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Aston Martin repeats history at Hotel de France

7 June, 2015

For a period spanning a decade — between 1953 and 1963 — the Aston Martin race team for the 24 Hours of Le Mans would set up shop at Hotel de France at La Chartre-sur-le-Loir. What did this entail? Well, in the more relaxed days of yesteryear, the team’s drivers and mechanics would prepare their cars in the hotel courtyard before driving them — on public roads, no less — to the circuit.

Image: Drew Gibson

Following Aston Martin’s final days in the town, it remained a mecca for those with petrol in their veins. Unfortunately, the Aston Martin team didn’t return — until now. It is 52 years on, and history is repeating itself.

Image: Drew Gibson

After two days of testing at Le Mans, Aston Martin have returned to recreate some of the 1950’s most famous photo and film footage of their cars being prepared at the hotel — the 2015 effort stars the team drivers, Kiwi racer Richie Stanaway, Darren Turner, and Mathias Lauda, along with three of Aston Martin Racing’s Vantage GTEs.

Image: Drew Gibson 

Chairman of Aston Martin Racing David Richards says, “The Hotel de France is an important part of Aston martin’s motorsport heritage.

“This year, we wanted to recreate the nostalgia of those days, when the racing cars had their final preparations alongside the hotel before being driven some 40km to the circuit, along public roads.”

Motorsport Flashback – Kiwi rallying in the 1970s

Rallying arrived in New Zealand in 1973 like a tsunami. It had been only a few years since the sport was introduced here and shortly afterwards Heatway came on board as the sponsor to take rallying to a new level. The 1973 Heatway would be the longest and biggest yet, running in both islands with 120 drivers over eight days and covering some 5400 kilometres. The winner was 31-year-old Hannu Mikkola — a genuine Flying Finn who had been rallying since 1963 before putting any thoughts of a career on hold until he completed an economics degree. The likeable Finn became an instant hero to many attracted to this new motor sport thing. I was one of them.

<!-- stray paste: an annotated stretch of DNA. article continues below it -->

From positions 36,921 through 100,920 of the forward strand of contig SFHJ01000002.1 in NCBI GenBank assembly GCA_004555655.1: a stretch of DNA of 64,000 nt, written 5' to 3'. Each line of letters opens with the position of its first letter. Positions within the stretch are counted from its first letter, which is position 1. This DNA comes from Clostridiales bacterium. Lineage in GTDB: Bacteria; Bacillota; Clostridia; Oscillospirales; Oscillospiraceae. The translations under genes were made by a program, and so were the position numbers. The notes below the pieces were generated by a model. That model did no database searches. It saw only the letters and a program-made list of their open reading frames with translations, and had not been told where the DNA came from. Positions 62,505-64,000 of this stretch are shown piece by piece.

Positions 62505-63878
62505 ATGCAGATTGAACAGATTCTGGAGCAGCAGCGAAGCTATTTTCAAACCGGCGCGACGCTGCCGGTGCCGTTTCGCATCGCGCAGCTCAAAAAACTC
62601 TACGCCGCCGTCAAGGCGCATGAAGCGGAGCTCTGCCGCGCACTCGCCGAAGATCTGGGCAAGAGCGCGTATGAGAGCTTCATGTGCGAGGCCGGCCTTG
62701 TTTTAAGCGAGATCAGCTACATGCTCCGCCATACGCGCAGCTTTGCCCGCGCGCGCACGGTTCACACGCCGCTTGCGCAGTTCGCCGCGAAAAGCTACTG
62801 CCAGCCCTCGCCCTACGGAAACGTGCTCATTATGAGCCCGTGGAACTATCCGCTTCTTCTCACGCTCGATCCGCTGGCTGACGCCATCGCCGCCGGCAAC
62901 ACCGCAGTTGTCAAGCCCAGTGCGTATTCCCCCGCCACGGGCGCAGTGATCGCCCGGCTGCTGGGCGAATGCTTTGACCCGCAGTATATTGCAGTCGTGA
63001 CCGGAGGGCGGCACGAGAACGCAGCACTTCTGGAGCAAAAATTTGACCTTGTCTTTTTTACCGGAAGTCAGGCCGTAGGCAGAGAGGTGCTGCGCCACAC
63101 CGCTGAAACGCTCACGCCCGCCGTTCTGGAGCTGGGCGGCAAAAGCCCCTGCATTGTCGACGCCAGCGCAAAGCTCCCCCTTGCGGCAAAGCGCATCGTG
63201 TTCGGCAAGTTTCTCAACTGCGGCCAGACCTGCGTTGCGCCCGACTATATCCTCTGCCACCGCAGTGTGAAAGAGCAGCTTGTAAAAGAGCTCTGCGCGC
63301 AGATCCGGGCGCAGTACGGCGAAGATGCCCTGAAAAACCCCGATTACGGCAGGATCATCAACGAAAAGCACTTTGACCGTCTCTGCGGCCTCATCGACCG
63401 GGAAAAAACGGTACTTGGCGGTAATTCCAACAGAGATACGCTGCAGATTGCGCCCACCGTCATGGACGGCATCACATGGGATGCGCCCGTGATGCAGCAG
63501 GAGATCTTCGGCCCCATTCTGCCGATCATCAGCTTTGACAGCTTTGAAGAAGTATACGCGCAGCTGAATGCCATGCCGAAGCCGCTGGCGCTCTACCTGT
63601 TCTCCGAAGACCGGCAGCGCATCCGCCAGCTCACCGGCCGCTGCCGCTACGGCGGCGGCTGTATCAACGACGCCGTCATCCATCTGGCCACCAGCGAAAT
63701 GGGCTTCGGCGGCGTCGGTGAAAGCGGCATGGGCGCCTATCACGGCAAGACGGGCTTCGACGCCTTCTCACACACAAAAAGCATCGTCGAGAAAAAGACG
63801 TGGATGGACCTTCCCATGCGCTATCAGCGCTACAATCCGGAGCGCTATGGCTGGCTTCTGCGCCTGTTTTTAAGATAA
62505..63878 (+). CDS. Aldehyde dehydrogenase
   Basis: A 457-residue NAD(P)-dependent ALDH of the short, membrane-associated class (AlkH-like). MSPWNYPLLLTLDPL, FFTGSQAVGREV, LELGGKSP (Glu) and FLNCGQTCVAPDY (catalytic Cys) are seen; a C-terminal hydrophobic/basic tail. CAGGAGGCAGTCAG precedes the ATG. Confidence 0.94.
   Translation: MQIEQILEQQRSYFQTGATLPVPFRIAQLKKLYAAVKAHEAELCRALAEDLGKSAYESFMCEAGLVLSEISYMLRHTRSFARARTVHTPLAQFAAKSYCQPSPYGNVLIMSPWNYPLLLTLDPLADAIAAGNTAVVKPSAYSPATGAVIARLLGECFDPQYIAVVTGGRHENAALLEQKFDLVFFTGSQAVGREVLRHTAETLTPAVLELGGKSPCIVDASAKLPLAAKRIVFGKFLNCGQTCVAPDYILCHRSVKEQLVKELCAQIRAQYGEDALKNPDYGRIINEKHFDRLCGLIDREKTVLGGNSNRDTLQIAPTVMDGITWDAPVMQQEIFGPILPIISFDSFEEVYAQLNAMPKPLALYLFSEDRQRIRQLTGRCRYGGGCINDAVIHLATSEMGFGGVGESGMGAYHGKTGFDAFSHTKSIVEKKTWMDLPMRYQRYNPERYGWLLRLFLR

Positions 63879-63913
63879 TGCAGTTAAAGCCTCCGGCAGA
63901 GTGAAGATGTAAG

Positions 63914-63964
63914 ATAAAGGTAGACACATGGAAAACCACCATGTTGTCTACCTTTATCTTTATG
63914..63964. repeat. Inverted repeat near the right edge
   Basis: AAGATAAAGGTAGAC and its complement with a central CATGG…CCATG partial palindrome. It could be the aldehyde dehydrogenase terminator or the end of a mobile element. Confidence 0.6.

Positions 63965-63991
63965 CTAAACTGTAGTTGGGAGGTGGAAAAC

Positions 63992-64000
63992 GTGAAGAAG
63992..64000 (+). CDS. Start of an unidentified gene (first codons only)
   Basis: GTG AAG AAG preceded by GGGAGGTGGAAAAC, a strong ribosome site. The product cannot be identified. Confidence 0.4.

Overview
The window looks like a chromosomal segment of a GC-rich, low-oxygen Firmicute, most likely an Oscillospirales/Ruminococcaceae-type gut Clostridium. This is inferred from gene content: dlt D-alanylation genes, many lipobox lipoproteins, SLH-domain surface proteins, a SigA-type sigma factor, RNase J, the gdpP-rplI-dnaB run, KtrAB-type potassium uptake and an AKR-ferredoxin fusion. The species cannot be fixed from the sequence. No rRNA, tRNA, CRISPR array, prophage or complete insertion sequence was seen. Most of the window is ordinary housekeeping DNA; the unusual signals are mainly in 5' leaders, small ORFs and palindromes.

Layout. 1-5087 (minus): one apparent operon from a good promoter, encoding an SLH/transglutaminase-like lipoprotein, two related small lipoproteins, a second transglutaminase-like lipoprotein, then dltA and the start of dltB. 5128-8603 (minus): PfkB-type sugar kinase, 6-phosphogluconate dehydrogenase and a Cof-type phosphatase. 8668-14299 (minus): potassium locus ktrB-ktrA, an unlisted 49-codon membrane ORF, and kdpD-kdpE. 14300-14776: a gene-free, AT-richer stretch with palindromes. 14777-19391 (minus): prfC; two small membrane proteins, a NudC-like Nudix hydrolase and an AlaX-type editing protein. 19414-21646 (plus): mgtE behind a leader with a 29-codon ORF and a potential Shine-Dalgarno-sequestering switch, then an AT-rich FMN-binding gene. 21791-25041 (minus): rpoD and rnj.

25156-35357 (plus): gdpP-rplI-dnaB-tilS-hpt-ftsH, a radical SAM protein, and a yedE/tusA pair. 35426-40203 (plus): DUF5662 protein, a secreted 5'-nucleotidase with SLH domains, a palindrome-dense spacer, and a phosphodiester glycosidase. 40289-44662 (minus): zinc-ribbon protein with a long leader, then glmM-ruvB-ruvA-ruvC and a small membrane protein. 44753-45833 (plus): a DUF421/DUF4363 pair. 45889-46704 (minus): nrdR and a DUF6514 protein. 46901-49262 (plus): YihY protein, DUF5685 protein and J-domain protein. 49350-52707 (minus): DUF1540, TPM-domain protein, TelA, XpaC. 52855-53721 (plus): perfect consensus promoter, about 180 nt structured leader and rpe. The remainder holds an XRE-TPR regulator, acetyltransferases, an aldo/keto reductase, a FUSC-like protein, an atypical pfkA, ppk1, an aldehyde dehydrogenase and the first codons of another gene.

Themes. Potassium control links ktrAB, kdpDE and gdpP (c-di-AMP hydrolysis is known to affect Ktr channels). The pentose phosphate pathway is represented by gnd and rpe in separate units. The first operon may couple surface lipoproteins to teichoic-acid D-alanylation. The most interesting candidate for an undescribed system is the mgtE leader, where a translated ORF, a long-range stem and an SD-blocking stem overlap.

Think of it as a four-door Cooper

New Zealand Mini Owners Club coordinator Josh Kelly of Dunedin loves his Minis. It’s a family affair. Julie and Mike, Josh’s mum and dad, are just as keen, and they can usually all be found taking part in the club’s annual ‘Goodbye, Pork Pie’ charity run from the North of the country to the South.
But lately Josh’s young head has been turned by some other revolutionary BMC cars. He has picked up a couple of Austin and Morris 1100 and 1300s, which he started to restore — that was until an opportunity arose to buy a rare example stored in a shed.